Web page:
Radical cleric linked to 9/11 plotter gets 7 years
Radical cleric linked to 9/11 plotter gets 7 years LONDON (AP) —
A radical Muslim cleric linked to Sept. 11 plotter Zacarias Moussaoui was sentenced to seven years in prison Tuesday for inciting followers to kill non-Muslims when he led a London mosque. Abu Hamza al-Masri also faces terrorism charges in the United States, and a Justice Department spokesman said the U.S. "stands ready to resume extradition proceedings" when the British case is completed.
In Tuesday's sentencing, Judge Anthony Hughes told al-Masri that his sermons at the Finsbury Park mosque, attended by Moussaoui and shoe-bomber Richard Reid, had endangered people around the world.
"You helped to create an atmosphere in which to kill has become regarded by some as not only a legitimate course but as a moral and religious duty in pursuit of perceived justice," the judge said.
Moussaoui pleaded guilty last year to plotting with al-Qaeda to fly planes into U.S. buildings and faces trial in the U.S. on terrorism conspiracy charges. Reid was convicted of attempting to blow up an American Airlines flight in 2001 with a shoe bomb.
The one-eyed, hook-handed al-Masri sat impassively in the wood-paneled dock as the jury foreman read out guilty verdicts on 11 of 15 counts, including incitement to murder, fomenting racial hatred, possessing a terrorist document and possessing abusive recordings. He had faced a maximum of life in prison.
Hughes sentenced al-Masri to seven years on the most serious charges of soliciting murder and allowed him to serve his sentences on the other charges concurrently.
"I am quite satisfied that you are and were a person whose views created a real danger to the lives of innocent people in different parts of the world," he said.
Defense attorneys said al-Masri planned to appeal. Defense lawyer Muddassar Arani said al-Masri believed he was "a prisoner of faith, and this is a slow martyrdom for him."
A supporter in the public gallery shouted "God bless you Sheik Hamza" as the cleric was led from the courtroom. Others shouted to him in Arabic.
Authorities in Britain and the United States accuse al-Masri of being at the center of a web of terrorist activity from the 1990s until police raided the Finsbury Park mosque in 2003.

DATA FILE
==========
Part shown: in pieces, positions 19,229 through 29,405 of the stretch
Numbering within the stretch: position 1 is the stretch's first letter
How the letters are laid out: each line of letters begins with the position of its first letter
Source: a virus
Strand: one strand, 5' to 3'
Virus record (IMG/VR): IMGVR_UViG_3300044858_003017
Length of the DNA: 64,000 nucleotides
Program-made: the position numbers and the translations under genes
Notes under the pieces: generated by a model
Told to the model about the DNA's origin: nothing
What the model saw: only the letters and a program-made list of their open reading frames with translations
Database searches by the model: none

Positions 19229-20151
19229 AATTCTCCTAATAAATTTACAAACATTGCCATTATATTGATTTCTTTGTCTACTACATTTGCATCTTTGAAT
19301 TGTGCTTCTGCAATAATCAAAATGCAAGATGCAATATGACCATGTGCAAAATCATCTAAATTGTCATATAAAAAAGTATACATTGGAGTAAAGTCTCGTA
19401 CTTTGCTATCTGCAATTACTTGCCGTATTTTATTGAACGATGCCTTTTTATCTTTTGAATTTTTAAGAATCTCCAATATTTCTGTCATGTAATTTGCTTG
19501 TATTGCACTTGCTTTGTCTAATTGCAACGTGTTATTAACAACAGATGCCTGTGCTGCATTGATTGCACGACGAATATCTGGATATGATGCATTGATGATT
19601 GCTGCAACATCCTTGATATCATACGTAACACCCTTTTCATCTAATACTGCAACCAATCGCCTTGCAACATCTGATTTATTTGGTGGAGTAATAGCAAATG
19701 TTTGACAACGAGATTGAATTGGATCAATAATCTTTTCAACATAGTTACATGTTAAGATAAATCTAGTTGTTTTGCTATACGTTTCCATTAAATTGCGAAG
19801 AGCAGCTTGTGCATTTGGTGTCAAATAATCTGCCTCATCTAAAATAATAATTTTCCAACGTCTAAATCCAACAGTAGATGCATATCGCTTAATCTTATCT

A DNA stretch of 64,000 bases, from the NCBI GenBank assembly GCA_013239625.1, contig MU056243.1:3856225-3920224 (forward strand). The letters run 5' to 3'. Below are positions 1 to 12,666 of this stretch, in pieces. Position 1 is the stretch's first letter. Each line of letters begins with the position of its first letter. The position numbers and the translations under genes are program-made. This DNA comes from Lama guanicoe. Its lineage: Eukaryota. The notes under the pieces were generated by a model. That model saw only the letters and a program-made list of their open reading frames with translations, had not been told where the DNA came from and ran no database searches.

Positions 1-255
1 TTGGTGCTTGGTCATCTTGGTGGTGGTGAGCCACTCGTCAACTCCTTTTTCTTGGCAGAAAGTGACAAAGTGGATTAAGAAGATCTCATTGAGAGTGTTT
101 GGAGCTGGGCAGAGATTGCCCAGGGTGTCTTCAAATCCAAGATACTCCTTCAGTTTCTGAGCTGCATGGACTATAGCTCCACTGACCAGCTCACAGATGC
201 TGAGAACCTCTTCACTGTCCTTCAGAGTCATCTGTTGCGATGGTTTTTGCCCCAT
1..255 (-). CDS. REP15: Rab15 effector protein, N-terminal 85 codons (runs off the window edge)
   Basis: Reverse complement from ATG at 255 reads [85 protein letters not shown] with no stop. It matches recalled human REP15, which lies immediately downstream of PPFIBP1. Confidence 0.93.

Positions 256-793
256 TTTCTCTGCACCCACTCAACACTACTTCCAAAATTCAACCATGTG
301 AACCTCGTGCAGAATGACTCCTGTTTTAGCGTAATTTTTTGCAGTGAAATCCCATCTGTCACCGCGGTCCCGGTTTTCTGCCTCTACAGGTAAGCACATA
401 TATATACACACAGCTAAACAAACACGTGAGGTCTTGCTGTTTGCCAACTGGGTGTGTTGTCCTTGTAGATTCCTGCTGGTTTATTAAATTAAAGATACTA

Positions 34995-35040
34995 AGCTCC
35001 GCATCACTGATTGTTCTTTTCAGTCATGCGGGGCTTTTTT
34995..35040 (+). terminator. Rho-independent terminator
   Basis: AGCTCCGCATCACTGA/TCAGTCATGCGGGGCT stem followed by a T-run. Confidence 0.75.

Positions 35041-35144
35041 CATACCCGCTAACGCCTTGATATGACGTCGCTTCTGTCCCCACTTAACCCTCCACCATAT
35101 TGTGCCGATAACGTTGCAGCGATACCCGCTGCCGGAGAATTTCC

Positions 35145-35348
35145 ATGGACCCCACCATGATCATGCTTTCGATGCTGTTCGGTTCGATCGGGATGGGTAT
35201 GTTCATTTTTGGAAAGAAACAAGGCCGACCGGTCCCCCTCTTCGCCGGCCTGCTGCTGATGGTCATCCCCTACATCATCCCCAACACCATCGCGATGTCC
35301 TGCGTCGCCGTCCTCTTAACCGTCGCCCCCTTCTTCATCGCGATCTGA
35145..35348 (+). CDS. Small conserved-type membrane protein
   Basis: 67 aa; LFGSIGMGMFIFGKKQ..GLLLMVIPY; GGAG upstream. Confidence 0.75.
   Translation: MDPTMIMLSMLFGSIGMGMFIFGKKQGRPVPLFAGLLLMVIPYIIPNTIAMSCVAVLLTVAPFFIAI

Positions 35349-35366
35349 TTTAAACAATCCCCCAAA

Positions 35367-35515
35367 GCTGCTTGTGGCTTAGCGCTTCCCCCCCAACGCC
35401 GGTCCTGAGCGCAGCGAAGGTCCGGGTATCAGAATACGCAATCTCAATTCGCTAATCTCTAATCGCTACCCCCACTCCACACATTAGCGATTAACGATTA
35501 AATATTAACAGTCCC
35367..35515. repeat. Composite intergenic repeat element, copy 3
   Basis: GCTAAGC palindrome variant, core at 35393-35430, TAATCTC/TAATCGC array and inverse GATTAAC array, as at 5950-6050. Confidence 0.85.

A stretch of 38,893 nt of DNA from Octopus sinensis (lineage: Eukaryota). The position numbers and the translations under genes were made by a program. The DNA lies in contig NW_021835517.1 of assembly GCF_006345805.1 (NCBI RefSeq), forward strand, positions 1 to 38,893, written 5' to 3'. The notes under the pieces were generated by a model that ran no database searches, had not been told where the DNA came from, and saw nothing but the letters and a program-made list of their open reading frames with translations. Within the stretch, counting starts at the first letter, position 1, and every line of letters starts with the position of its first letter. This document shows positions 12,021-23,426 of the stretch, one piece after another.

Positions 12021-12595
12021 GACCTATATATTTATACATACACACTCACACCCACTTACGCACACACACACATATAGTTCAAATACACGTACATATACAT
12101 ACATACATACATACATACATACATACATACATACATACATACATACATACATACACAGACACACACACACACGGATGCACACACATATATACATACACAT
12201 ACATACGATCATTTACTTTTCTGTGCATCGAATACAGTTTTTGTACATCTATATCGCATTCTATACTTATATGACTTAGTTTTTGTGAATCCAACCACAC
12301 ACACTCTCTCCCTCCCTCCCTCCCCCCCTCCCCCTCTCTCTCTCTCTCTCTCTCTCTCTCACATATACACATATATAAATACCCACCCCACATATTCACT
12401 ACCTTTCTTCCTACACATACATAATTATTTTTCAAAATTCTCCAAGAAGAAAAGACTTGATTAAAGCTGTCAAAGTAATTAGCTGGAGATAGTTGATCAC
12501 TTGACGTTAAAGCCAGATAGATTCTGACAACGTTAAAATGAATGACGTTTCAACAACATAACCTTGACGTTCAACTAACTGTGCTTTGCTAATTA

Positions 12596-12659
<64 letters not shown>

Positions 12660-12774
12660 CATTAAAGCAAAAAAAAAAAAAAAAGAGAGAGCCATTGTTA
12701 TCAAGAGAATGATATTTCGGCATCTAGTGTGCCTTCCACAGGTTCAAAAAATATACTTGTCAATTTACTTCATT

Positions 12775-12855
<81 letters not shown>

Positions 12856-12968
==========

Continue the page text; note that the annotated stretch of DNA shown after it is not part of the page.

He has been charged in the United States on an 11-count indictment with trying to establish a terrorist training camp in Oregon, conspiring to take hostages in Yemen and facilitating terror training in Afghanistan.
Under British law, the domestic charges took precedence over the extradition case, but al-Masri could now be sent to the United States for prosecution.
In Washington, U.S. Justice Department spokesman Bryan Sierra said the United States "stands ready to resume the extradition proceedings against Abu Hamza when British law allows."
In his trial at London's Central Criminal Court, al-Masri, whose real name is Mustafa Kamel Mustafa, faced charges of soliciting the murder of others, "namely a person or persons who did not believe in the Islamic faith."
He was also charged with "using threatening or abusive language designed to stir racial hatred, possessing threatening or abusive recordings, and possessing a document likely to be useful in terrorism — the 'Encyclopedia of the Afghani Jihad.'"
The cleric, who says he lost his eye and both hands in Afghanistan during the Soviet occupation, became a high-profile radical and a hate figure for British tabloids, who called him "Dr. Hook."
After he was expelled from the mosque by administrators in 2003, he led Friday prayers in the street until his 2004 arrest on a U.S. extradition warrant. He has been detained in the high-security Belmarsh prison.
During the trial, al-Masri, who has called the Sept. 11 attacks a Jewish plot and the invasion of Iraq a war on Islam, denied any involvement in violence, saying he was only a spokesman for political causes.
But prosecutor David Perry told the jury that al-Masri "was a recruiting sergeant, a recruiting officer for terrorism and murder."
Defense lawyer Edward Fitzgerald told jurors that although some of what the radical preacher said was offensive and "a bit over the top," he was not "intending to incite anybody to do anything specific."
Attorney General Lord Goldsmith, the government's chief legal adviser, said that while free speech was important, "encouraging murder and inciting hatred against others because of their race will never be tolerated."
But a Muslim leader said the verdict would trouble some in the Muslim community.
"This is creating an environment that can only further alienate the Muslim community," said Massoud Shadjareh, chairman of the Islamic Human Rights Commission.